At the beginning of our parashat hashavua it is written: Vayelekh Moshe; vay’dabeyr et kol had’varim ha’eyleh el kol Yisrael, “Moshe went; he spoke all these things to all Israel” (Devarim 31.1)
Although this form of speech may seem familiar to some of us (i.e. “he went and spoke”, or “he’s gone and done it now”) a strict grammarian, or a Torah commentator such as the ancient Sages of Israel, sees here a question. Based on the Rabbinical rules for interpreting Torah, which take as a given that there are no superfluous words in the sacred text, we can ask the simple question: where did Moshe go? The Torah does not specify where he went. It is an even more interesting point when we note that this is Moshe’s last day on earth.
Where was he going, on this last day of his?
Commentaries abound to fill in the ambiguity, and give us several possibilities for interpretation:
1. Even at the end of his long and distinguished career, Moshe was still a humble person. Rather than call all Israel together to hear him, he chose to go to each family tent. He chose to spend his last day of life with his people, meeting intimately with those with whom he had shared so many years of struggle and hope.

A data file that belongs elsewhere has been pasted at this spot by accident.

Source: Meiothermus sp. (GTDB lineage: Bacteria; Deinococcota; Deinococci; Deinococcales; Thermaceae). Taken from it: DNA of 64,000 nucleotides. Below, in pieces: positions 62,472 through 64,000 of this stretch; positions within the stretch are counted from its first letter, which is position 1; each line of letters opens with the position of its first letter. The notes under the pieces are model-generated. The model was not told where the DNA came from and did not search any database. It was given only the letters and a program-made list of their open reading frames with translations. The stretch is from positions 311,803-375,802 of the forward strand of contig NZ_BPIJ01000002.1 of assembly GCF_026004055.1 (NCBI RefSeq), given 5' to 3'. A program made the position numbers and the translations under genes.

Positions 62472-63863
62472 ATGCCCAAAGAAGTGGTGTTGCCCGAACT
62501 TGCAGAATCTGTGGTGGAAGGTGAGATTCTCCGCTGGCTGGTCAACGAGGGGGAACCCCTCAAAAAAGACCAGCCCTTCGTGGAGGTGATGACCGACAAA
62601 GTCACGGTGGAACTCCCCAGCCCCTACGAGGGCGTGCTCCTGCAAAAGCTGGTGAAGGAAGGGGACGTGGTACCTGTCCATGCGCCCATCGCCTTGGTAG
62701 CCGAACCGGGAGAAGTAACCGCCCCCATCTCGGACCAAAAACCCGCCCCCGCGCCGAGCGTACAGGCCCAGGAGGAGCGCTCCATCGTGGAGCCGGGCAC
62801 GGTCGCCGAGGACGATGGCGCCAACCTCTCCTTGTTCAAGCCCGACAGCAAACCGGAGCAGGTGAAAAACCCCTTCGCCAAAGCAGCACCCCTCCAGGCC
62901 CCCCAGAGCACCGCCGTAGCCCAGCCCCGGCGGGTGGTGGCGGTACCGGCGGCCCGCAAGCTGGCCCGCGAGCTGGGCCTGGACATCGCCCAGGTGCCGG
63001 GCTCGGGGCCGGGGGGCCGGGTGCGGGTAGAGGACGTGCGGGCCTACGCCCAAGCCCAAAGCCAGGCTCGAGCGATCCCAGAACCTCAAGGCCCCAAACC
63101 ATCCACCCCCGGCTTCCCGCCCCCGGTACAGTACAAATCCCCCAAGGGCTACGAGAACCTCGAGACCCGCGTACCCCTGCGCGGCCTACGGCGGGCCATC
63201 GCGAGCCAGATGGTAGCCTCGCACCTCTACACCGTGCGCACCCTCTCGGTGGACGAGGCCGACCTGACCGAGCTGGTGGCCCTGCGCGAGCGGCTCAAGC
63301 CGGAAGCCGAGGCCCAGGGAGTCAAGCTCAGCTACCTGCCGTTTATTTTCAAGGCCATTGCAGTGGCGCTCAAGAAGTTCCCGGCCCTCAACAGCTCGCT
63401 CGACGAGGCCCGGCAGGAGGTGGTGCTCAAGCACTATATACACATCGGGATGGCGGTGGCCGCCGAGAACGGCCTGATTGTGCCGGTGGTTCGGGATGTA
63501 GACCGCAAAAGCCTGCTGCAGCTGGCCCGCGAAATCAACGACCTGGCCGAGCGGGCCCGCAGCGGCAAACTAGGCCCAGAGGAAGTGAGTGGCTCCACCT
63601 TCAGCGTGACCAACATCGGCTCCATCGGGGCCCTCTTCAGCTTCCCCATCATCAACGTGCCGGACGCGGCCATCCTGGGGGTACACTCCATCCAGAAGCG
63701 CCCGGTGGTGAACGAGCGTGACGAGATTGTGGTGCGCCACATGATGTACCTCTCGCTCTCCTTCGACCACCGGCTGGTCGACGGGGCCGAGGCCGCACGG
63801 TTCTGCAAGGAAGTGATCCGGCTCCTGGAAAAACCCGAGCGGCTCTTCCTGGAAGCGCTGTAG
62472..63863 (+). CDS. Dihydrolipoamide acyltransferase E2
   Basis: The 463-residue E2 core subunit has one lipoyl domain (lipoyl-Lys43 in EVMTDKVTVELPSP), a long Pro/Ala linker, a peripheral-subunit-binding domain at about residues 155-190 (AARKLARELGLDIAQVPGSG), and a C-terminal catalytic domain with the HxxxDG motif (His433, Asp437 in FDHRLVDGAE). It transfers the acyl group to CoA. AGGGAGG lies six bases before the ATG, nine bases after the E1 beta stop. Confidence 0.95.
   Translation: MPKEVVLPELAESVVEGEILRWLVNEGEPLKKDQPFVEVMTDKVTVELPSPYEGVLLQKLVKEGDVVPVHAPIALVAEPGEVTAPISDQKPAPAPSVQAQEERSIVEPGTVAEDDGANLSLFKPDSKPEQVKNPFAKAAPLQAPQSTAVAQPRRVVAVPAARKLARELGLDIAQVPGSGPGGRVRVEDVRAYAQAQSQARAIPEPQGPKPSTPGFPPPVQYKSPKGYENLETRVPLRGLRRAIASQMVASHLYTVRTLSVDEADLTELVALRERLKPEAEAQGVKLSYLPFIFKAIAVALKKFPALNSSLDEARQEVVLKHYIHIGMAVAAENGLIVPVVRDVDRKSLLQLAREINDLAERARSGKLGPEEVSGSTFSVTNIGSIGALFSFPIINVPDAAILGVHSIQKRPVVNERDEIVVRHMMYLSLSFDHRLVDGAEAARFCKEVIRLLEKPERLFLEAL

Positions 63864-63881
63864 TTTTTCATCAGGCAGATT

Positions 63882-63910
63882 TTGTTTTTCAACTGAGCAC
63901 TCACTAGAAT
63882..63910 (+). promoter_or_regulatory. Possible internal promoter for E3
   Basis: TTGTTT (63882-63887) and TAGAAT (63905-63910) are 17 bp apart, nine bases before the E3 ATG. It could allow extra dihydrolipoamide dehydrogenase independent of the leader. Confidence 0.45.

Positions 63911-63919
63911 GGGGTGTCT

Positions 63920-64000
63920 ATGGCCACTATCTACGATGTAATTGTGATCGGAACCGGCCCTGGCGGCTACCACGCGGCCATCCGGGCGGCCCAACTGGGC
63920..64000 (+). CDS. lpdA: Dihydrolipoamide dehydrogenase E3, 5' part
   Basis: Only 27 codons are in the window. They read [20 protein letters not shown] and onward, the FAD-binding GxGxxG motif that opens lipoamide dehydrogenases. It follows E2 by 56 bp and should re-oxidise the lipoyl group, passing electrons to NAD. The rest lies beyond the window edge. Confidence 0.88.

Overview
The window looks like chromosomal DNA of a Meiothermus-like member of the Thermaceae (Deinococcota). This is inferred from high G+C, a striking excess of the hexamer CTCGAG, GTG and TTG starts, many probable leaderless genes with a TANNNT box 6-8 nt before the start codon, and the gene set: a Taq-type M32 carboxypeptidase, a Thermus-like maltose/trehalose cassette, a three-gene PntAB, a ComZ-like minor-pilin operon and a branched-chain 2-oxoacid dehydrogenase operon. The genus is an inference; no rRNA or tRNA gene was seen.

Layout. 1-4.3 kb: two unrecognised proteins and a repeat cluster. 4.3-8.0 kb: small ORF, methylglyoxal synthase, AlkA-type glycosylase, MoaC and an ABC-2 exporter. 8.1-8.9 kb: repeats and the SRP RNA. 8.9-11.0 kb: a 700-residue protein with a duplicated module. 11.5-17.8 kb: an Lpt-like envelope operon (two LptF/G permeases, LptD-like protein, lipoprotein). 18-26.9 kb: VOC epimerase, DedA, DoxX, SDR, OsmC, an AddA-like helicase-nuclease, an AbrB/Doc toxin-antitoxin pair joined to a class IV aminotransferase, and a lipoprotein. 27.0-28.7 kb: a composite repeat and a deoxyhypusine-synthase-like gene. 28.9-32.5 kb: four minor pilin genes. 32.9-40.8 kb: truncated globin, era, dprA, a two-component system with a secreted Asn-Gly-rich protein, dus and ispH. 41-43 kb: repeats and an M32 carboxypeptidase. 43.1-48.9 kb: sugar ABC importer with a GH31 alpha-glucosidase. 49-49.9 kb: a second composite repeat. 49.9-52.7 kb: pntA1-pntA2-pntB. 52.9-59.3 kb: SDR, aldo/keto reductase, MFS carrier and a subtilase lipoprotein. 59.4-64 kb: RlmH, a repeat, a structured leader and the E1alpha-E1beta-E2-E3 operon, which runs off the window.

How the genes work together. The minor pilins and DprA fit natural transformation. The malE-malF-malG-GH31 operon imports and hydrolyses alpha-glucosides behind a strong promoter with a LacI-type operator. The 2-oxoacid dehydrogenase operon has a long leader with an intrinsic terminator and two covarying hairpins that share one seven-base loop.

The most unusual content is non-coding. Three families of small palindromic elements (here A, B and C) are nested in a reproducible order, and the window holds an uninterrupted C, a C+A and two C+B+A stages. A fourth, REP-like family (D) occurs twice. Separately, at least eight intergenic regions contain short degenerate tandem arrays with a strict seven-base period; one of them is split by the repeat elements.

2. More disturbingly, it is suggested that the people of Israel were not willing to gather to listen to him. At the end of his life, they dismissed him and his words as no longer meaningful or relevant.
3. The mystics suggest a third possibility from his words: “I can no longer come and go.” They remind us that Moshe had been accustomed to going “up” to commune with G*d, and then coming back “down” to be with the rest of the Israelites. Now, nearing his death, he had risen toward G*d and was unable to meet us on our level.
From these insights we see that the question is not where he went, but how. Did he go in humility as a great leader? did he go as a scorned old man that no one wanted to listen to any more? Did he go somewhere that no one could follow?
On this Shabbat Shuvah, our Shabbat of Returning between Rosh HaShanah and Yom Kippur, we consider not where we are going but how we are going. Each day of our lives we draw nearer to the last day. How are you going?
On this Shabbat Shuvah, may you feel supported in your search for your best way to go forward, toward the rest of your life, and toward your last day. That is why we create spiritual community: to talk about this, to encourage and support each other, and to be there, on this Shabbat and every day.